Amazon forced to admit it may keep hold of your data even AFTER you delete audio clips

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Amazon has confirmed that its Alexa voice assistant sometimes stores your data indefinitely, even after any corresponding audio clips have been deleted.

The admission comes after inquiries from US Senator Chris Coons, who asked the tech firm to explain what happens to voice records and data gathered by Alexa.

The senator, a democrat, wrote to Amazon following a CNET investigation in May that revealed that the company retains voice records unless users delete them.

The probe had also suggested that, regardless, written transcripts of those voice recordings may also be kept indefinitely.

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Amazon’s device – along with Apple’s Siri and, until recently, Google’s Assistant – saves every single interaction a person has with the device, with some unintentional snippets also being recorded. Now, the Echo and the Echo Dot which dominate the market

HOW DOES ALEXA WORK? 

Any time audio is sent to the cloud, a visual indicator appears on the Echo device – a light ring on Amazon Echo will turn blue or a blue bar will appear on Echo Show.  

Amazon also says that voice recordings are kept until a customer chooses to delete them. 

The recordings are used to increase the diversity with which Alexa is trained to help it better understand customer requests.

For example, differentiating between YouTube and U2 and using historical context, such as the Olympics, to know what the user is referring to.   

Amazon maintains the deice is not activated until the wake word is said: this can be configured to be Alexa, Echo or Computer.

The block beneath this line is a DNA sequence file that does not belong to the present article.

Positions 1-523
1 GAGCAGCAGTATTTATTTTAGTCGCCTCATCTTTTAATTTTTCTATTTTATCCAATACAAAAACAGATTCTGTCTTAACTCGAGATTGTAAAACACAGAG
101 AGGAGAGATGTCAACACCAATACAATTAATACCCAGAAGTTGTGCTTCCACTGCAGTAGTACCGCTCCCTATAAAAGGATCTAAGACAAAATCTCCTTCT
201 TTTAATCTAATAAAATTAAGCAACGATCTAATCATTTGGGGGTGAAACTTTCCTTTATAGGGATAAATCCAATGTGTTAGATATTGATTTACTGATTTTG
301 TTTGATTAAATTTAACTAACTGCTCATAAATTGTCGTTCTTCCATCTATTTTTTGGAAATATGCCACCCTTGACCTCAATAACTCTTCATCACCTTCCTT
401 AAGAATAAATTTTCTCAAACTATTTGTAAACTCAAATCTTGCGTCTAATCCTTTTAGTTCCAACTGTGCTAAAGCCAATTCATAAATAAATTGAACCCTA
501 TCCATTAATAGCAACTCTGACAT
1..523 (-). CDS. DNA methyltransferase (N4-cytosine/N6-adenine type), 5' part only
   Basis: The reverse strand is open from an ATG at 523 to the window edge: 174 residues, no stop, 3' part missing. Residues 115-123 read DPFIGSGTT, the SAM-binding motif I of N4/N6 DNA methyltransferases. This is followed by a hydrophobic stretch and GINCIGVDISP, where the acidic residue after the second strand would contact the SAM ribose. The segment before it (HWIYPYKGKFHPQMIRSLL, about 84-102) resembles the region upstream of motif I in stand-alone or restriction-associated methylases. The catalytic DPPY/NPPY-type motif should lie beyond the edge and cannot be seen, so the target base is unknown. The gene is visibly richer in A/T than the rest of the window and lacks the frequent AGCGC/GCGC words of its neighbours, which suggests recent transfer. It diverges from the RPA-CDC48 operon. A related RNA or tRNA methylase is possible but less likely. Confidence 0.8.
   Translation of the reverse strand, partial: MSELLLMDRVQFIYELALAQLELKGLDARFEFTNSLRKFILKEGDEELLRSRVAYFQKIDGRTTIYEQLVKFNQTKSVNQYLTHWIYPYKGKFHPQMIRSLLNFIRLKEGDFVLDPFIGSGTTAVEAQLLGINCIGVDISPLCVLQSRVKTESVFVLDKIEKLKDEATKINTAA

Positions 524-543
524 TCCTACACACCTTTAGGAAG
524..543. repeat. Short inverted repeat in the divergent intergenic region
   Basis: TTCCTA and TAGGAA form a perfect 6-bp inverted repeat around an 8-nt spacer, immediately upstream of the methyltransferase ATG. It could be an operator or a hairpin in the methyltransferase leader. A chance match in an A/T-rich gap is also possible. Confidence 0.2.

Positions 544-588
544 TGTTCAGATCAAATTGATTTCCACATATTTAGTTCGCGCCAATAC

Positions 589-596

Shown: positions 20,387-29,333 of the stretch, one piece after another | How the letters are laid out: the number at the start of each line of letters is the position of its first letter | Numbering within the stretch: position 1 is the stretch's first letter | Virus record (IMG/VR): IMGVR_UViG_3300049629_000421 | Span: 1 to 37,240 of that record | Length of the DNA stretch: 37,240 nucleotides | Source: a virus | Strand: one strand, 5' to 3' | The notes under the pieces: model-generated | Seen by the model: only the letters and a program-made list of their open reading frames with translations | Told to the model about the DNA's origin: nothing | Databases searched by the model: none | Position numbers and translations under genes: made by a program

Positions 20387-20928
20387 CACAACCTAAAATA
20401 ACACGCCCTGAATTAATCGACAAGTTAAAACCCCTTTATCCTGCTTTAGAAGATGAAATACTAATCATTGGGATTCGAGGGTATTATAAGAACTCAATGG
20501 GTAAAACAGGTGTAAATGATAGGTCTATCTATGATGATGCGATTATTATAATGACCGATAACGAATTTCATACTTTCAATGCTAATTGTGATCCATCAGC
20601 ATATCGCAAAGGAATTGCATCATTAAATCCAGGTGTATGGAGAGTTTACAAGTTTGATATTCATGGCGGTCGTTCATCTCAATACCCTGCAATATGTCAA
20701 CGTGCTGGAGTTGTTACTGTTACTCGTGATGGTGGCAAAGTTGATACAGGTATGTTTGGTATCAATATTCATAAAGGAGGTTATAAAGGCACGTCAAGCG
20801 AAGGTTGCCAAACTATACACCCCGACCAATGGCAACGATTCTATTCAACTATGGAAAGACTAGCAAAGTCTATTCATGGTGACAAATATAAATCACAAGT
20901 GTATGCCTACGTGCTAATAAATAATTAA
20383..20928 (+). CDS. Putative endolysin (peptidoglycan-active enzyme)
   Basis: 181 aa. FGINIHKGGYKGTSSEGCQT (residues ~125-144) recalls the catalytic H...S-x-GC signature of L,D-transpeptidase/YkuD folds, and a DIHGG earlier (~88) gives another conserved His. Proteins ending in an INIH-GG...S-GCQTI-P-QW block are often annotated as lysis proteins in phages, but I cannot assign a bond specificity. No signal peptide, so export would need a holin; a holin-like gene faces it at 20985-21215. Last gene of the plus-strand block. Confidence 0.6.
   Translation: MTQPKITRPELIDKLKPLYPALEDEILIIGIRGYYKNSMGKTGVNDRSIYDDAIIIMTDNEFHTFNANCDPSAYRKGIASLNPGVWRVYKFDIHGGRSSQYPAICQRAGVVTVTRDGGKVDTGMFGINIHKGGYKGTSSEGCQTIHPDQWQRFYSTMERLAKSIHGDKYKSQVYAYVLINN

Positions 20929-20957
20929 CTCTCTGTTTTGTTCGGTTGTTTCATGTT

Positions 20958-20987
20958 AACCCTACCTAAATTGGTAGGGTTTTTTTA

It also records when the microphone button is manually pressed.  

Senator Coons published Amazon’s response to his letter on his website.

In their statement, the tech firm confirmed the findings of the CNET investigation, revealing that they do store voice recordings until users elect to go through and manually delete them from their smart speaker devices.

This means that the devices do not delete the recordings they make by default.

The issue of whether Amazon retains corresponding transcripts, however, has not been clearly resolved.

According to CNET, transcripts of voice records are deleted from Alexa’s ‘main system’, but the files remain in other systems on Amazon’s servers, offering users no option to have these additional copies deleted. 

In Amazon’s statement, they confirmed that transcripts are deleted from Alexa’s ‘primary storage systems’ when users elect to delete corresponding voice recordings through Alexa’s Privacy Hub dashboard.

The tech firm claimed that there is ‘an ongoing effort’ to ensure such transcripts do get universally purged.  

Other data, however, may also be retained.   

‘We do not store the audio of Alexa’s response,’ a spokesperson for Amazon said . 

‘However, we may still retain other records of the customers’ Alexa interactions, including records of actions Alexa took in response to the customer’s request.’

These action records could either be kept by Amazon, or other developers in the instances where Alexa owners use a third-party Alexa skill voice application. 

‘For example, for many types of Alexa requests — such as when a customer subscribes to Amazon Music Unlimited, places an Amazon Fresh order, requests a car from Uber or Lyft, orders a pizza from Domino’s, or makes an in-skill purchase of premium digital content — Amazon and/or the applicable skill developer obviously need to keep a record of the transaction,’ Amazon wrote.

Amazon also said that for requests like setting recurring alarms, reminders, scheduling events or messaging a friend, users would not expect or want their data to be deleted, as such could prevent Alexa completing the task.

The tech firm also explained that transcripts are used to help train and improve Alexa’s machine learning systems, provide customers with logs of what they have said to the smart speakers and how the device replied.

Amazon confirmed that the devices stop recording when customers stop speaking — a move which is represented through either the device’s light or a tone — and that the local recording buffer on each device itself is overwritten frequently.